Bundesliga to vote on stadium security proposals | Sports| German football and major international sports news | DW | 11.12.2012
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Bundesliga to vote on stadium security proposals

German soccer fans have united in silent opposition to proposals to introduce tighter security in and around the stadiums. But in the face of increasing violence, Bundesliga clubs are under pressure to take action.

"We have to do everything possible to ensure that our football stadiums become safer places for the 99.5 percent of fans who are peaceful," said the president of the German Football Association (DFB), Wolfgang Niersbach, in the lead up to Wednesday's vote on new security measures.

This year again saw an increase in violence at Bundesliga and other German matches. In extreme cases, hundreds of fans stormed the pitch, forcing an interruption of the game.

One of the most dramatic incidents came in October this year when Hannover and Dynamo Dresden fans clashed after a German Cup (DFB Pokal) fixture. The DFB's sports court punished both clubs on Monday this week, fining Hannover 70,000 euros ($90,650). The court also banned Dynamo Dresden, which is notorious for its violent fans, from taking part in the competition next year. For a second division side like Dresden, cup games against top-league opponents can provide a crucial financial boost.

Most of the incidents followed the same pattern: Fans of the home side attacked supporters of the other team - for instance when Cologne supporters hounded travelling Borussia Mönchengladbach fans last season by throwing bottles and rocks. They then jumped into cars and chased the Gladbach bus out of town, and several kilometers down the Autobahn.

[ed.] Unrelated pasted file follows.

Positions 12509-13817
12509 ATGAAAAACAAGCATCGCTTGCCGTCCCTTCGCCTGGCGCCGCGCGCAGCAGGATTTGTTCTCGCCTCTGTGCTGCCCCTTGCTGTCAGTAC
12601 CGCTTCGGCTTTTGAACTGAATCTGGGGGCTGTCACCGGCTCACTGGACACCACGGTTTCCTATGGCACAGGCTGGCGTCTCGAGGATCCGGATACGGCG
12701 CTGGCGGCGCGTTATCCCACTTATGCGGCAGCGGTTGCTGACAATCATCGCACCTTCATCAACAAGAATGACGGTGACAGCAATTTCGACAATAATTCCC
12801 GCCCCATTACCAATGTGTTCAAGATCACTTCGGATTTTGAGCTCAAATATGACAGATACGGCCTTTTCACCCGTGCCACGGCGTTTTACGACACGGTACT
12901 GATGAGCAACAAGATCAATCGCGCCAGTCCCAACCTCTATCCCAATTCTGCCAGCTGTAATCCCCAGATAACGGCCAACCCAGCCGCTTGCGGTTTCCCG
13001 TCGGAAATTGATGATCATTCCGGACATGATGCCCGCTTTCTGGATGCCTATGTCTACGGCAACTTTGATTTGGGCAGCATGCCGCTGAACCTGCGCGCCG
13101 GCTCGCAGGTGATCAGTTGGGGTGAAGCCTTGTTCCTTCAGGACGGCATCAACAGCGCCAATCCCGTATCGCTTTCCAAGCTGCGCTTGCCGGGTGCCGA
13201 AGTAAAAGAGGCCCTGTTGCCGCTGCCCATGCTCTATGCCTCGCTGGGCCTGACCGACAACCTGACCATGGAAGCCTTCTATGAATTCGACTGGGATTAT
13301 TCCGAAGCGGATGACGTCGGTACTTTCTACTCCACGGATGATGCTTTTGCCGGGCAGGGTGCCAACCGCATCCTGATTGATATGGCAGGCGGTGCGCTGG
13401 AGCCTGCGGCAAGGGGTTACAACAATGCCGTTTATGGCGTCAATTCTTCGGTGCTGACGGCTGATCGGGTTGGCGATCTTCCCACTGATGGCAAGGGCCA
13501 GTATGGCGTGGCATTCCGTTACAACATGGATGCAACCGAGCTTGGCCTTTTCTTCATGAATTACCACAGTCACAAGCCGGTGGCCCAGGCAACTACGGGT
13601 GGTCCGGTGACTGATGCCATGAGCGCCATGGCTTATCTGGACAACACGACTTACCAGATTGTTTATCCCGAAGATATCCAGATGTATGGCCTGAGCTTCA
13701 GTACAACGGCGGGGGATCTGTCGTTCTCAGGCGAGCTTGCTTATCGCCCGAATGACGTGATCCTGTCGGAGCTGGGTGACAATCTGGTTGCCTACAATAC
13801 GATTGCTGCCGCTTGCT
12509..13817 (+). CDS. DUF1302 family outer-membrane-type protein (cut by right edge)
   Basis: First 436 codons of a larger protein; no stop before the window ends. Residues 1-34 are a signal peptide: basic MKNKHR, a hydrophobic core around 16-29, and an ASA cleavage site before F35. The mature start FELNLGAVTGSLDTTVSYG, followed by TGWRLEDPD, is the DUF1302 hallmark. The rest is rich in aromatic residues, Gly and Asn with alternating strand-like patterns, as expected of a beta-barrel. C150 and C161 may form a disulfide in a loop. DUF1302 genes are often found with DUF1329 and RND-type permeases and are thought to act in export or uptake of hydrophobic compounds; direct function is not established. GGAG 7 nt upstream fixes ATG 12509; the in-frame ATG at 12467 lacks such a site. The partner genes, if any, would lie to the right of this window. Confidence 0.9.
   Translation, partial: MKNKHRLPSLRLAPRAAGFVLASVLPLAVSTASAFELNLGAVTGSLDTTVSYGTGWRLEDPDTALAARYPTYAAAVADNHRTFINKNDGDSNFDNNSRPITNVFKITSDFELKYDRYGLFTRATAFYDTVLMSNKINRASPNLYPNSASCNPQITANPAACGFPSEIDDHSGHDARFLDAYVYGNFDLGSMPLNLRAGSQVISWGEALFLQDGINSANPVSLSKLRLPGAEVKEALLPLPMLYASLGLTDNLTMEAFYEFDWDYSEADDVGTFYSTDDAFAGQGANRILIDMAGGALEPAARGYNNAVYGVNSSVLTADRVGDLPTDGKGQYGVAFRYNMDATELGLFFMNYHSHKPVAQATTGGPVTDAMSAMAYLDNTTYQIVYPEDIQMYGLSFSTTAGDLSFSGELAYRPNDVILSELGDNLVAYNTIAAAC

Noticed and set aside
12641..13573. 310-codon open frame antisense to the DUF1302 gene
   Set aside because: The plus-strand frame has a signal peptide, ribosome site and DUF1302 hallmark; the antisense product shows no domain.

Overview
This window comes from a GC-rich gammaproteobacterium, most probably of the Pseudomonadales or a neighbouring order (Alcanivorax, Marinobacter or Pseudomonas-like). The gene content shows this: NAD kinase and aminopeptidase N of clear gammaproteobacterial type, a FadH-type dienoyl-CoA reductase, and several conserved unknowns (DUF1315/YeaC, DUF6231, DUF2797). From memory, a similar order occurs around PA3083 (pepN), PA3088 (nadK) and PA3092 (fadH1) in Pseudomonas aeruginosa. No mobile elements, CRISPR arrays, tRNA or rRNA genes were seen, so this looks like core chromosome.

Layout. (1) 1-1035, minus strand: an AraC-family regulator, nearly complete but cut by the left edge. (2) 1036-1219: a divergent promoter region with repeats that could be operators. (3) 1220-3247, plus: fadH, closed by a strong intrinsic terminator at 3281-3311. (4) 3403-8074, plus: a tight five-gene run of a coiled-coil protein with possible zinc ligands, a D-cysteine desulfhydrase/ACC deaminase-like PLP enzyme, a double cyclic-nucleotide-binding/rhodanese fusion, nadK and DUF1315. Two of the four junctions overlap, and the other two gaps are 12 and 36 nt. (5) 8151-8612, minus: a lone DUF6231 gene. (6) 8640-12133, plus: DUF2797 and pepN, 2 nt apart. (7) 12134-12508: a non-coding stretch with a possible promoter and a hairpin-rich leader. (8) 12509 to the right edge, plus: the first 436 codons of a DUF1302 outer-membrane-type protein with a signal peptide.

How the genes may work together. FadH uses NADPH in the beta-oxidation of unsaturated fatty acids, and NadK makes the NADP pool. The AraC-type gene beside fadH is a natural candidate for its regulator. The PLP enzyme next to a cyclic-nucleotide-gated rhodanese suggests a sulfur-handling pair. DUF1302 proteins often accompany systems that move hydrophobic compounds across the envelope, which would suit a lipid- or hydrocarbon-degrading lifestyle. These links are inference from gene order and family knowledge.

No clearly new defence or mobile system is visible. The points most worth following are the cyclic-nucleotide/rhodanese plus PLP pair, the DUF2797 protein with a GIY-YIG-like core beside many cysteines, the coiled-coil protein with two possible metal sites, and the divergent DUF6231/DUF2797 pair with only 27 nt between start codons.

HANNOVER, GERMANY - OCTOBER 31: Fans of Hannover light flares prior to the second round DFB Cup match between Hannover 96 and Dynamo Dresden at AWD Arena on October 31, 2012 in Hannover, Germany. (Photo by Joern Pollex/Bongarts/Getty Images)

Violence escalated during the second round of the German Cup in Hanover on Halloween

Tasked with stepping in to halt such clashes, the police often bear the brunt - with officers getting injured or squad cars suffering damage.

There has been a steady rise in soccer-related violence in Germany over the past 10 years. During this timespan 1,165 policemen and 4,044 football fans were injured, with a total of 41,335 people arrested before, during and after Bundesliga matches. These statistics were compiled by the federal government in Berlin in response to questions from the opposition at the end of last year.

The October 31 violence between Dresden and Hannover fans scarcely pointed to improvement after the report's publication.

Germany's most populous state, North Rhine-Westphalia, is home to more than a quarter of all professional Bundesliga clubs. At a time of budgetary constraints, the authorities there are keen to see the clubs pick up some of the policing tab.

"Our police devote almost one third of their time to football security issues which Bundesliga clubs refuse to deal with," according to North Rhine-Westphalia's interior minister, Ralf Jäger, who says the cost of police operations is spiralling out of control.

A fan is frisked by a security guard as he enters a German football stadium

Security will be tighter at the gates

In response to comments like these from top politicians urging clubs to act, the German Football League (DFL), which operates the Bundesliga, and the national governing body (DFB) have come up with 16 proposals.